- Author: Steven T. Koike
Weather and lettuce diseases. Late spring rains, cold temperatures, and high humidity are making it possible for two important foliar diseases of lettuce to show up in California and cause damage in 2012. Both bacterial leaf spot and anthracnose have been observed in numerous fields throughout the central coast. If rains continue or if the crop is irrigated with sprinklers, both diseases can result in significant damage to lettuce leaves and resulting loss of yields due to poor quality of the harvested heads. Experienced field personnel will likely recognize these two problems without difficulty; however, we recommend that if there is any question, laboratory tests be conducted to confirm diagnosis.
Bacterial leaf spot. Initial symptoms are small (1/8 to 1/4 inch), water-soaked spots that occur on the older, outer leaves of the plant. Lesions are typically angular in shape and quickly turn black (photo 1)—this is the diagnostic feature of this disease and readily separates this from anthracnose (which causes white to light pink lesions). If disease is severe, numerous lesions may coalesce, resulting in the collapse of the leaf. Older lesions dry up and become papery in texture, but retain the black color. Lesions rarely occur on newly developing leaves.
Bacterial leaf spot is caused by bacterium Xanthomonas campestris pv. vitians. The pathogen is highly dependent on wet, cool conditions for infection and disease development. Splashing water from overhead irrigation and rain disperses the pathogen in the field and enables the pathogen to infect significant numbers of plants. The pathogen can be seedborne and is introduced into the field via contaminated seed. In addition, the bacterium can survive for up to five months in the soil. Therefore, infected lettuce crops, once disked into the soil, can supply bacterial inoculum that can infect a subsequent lettuce planting.
Spray applications are not effective at managing bacterial leaf spot of lettuce. The disease is managed by using uninfested seed, irrigating the crop via furrow or drip, and avoiding back-to-back lettuce rotations if the first crop was diseased.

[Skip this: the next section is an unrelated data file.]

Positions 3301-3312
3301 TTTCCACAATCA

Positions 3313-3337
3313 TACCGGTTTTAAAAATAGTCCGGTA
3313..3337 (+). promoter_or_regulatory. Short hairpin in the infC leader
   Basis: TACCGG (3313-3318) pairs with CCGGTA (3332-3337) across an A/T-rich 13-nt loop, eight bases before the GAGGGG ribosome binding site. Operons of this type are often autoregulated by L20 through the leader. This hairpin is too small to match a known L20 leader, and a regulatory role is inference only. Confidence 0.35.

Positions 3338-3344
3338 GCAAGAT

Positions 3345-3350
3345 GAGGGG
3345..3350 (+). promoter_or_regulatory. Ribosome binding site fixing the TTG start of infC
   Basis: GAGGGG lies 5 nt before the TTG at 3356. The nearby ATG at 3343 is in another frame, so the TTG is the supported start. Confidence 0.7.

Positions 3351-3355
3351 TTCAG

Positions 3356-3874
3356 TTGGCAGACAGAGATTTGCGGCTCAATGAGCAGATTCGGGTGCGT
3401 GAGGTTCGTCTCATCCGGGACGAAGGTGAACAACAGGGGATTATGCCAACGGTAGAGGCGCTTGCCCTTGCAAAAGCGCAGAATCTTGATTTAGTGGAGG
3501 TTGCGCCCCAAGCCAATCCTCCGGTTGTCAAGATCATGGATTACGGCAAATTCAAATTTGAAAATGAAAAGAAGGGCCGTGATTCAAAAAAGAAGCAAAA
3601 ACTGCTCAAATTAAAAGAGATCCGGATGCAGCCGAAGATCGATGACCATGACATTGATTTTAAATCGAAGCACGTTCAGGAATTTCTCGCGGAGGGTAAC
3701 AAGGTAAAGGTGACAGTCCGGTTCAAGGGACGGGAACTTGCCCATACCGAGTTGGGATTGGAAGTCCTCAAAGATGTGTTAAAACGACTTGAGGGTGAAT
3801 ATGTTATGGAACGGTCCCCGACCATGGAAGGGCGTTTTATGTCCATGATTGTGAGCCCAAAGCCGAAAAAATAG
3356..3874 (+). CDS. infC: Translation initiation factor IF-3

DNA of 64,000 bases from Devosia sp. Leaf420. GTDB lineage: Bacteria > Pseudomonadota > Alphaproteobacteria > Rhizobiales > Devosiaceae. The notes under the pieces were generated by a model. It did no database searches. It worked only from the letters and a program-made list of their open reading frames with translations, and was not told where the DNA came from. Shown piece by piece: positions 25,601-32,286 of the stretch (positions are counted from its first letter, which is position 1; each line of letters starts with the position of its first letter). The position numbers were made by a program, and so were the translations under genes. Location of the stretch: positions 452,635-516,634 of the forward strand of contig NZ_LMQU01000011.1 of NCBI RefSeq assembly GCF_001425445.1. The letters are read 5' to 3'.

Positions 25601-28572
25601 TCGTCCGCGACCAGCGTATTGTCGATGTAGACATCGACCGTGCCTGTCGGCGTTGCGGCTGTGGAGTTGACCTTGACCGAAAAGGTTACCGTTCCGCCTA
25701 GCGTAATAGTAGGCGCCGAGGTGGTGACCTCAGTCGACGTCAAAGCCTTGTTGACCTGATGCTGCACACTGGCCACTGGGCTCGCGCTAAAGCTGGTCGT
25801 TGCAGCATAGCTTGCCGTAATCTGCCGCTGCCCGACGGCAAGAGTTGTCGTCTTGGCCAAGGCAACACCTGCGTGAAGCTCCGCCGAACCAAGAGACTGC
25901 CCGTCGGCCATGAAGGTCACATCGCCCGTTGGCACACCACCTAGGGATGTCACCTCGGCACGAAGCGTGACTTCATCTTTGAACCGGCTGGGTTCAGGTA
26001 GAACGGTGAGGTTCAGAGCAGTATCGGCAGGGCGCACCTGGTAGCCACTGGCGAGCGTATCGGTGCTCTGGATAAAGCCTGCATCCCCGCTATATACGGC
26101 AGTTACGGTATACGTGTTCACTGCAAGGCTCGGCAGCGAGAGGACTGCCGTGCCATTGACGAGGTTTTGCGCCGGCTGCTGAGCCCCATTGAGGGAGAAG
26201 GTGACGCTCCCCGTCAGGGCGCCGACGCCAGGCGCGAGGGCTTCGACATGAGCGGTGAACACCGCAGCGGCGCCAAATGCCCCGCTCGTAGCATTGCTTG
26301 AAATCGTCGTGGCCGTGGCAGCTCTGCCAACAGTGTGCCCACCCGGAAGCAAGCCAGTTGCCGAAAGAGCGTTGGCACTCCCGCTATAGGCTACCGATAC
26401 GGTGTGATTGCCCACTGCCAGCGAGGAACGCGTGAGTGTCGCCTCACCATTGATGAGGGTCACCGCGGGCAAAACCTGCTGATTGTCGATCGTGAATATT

Anthracnose. Early symptoms are small (1/8 to 1/4 inch), water-soaked spots occurring on outer leaves. Spots enlarge, turn yellow then tan, and are usually angular in shape. Under cool, rainy conditions, white to pink spore masses of the fungus will be visible in the centers of the tan colored lesions (photo 2)—this is the diagnostic feature of this disease and readily separates this from bacterial leaf spot (which causes black lesions). If disease is severe, the lesions will coalesce and cause significant dieback of the leaf and in some cases will result in stunting of the plant. As spots age, the affected tissue will dry up and become papery in texture. Eventually the centers of these spots can fall out, resulting in a shot hole appearance. Anthracnose lesions are often clustered along the midribs of lower leaves.
Anthracnose is caused by the fungus Microdochium panattonianum. This fungus infects only lettuce and does not cause disease on any other crop. The fungus can survive for up to four years as microsclerotia in soil. The anthracnose pathogen requires cool, wet conditions for infection and symptom development and hence is associated with rainy weather. Splashing water moves microsclerotia and conidia from soil onto leaves, resulting in infection.
To manage anthracnose, first avoid planting lettuce in fields having a history of the disease. Use irrigation systems (furrow or drip irrigation) that reduce or eliminate splashing water and leaf wetting. Apply protectant fungicides, such as strobilurins, which are effective for controlling this disease.
Photo 1. Bacterial leaf spot results in black, angular shaped lesions on lettuce leaves.
Photo 2. On lettuce, anthracnose results in tan, angular shaped lesions that are covered with the white to pink growth of the fungus.